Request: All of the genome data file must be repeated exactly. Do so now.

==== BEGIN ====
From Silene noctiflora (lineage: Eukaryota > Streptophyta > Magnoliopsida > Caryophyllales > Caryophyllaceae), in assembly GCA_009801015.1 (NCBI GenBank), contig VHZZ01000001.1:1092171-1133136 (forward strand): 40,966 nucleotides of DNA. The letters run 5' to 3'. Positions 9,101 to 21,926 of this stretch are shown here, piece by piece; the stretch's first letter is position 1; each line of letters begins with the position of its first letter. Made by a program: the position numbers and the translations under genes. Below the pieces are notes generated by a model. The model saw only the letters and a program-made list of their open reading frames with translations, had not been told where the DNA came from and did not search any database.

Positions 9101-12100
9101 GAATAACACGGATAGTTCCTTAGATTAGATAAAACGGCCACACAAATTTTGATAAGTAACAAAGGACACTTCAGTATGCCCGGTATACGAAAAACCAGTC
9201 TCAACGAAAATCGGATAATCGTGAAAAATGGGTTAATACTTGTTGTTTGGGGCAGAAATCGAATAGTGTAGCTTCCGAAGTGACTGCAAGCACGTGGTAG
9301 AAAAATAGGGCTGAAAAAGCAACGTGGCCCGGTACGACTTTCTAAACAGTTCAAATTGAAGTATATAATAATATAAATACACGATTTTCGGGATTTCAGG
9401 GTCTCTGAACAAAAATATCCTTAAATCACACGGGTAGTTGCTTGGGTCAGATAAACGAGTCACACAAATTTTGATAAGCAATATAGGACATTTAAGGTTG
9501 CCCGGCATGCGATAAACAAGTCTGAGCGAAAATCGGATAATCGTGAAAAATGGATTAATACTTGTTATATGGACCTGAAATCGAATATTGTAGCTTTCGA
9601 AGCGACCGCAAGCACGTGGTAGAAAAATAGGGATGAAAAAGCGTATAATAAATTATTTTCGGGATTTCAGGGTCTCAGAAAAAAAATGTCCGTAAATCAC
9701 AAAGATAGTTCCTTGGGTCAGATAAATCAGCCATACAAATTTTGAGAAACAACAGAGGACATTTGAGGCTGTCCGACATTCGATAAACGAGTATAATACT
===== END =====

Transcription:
From Silene noctiflora (lineage: Eukaryota > Streptophyta > Magnoliopsida > Caryophyllales > Caryophyllaceae), in assembly GCA_009801015.1 (NCBI GenBank), contig VHZZ01000001.1:1092171-1133136 (forward strand): 40,966 nucleotides of DNA. The letters run 5' to 3'. Positions 9,101 to 21,926 of this stretch are shown here, piece by piece; the stretch's first letter is position 1; each line of letters begins with the position of its first letter. Made by a program: the position numbers and the translations under genes. Below the pieces are notes generated by a model. The model saw only the letters and a program-made list of their open reading frames with translations, had not been told where the DNA came from and did not search any database.

Positions 9101-12100
9101 GAATAACACGGATAGTTCCTTAGATTAGATAAAACGGCCACACAAATTTTGATAAGTAACAAAGGACACTTCAGTATGCCCGGTATACGAAAAACCAGTC
9201 TCAACGAAAATCGGATAATCGTGAAAAATGGGTTAATACTTGTTGTTTGGGGCAGAAATCGAATAGTGTAGCTTCCGAAGTGACTGCAAGCACGTGGTAG
9301 AAAAATAGGGCTGAAAAAGCAACGTGGCCCGGTACGACTTTCTAAACAGTTCAAATTGAAGTATATAATAATATAAATACACGATTTTCGGGATTTCAGG
9401 GTCTCTGAACAAAAATATCCTTAAATCACACGGGTAGTTGCTTGGGTCAGATAAACGAGTCACACAAATTTTGATAAGCAATATAGGACATTTAAGGTTG
9501 CCCGGCATGCGATAAACAAGTCTGAGCGAAAATCGGATAATCGTGAAAAATGGATTAATACTTGTTATATGGACCTGAAATCGAATATTGTAGCTTTCGA
9601 AGCGACCGCAAGCACGTGGTAGAAAAATAGGGATGAAAAAGCGTATAATAAATTATTTTCGGGATTTCAGGGTCTCAGAAAAAAAATGTCCGTAAATCAC
9701 AAAGATAGTTCCTTGGGTCAGATAAATCAGCCATACAAATTTTGAGAAACAACAGAGGACATTTGAGGCTGTCCGACATTCGATAAACGAGTATAATACT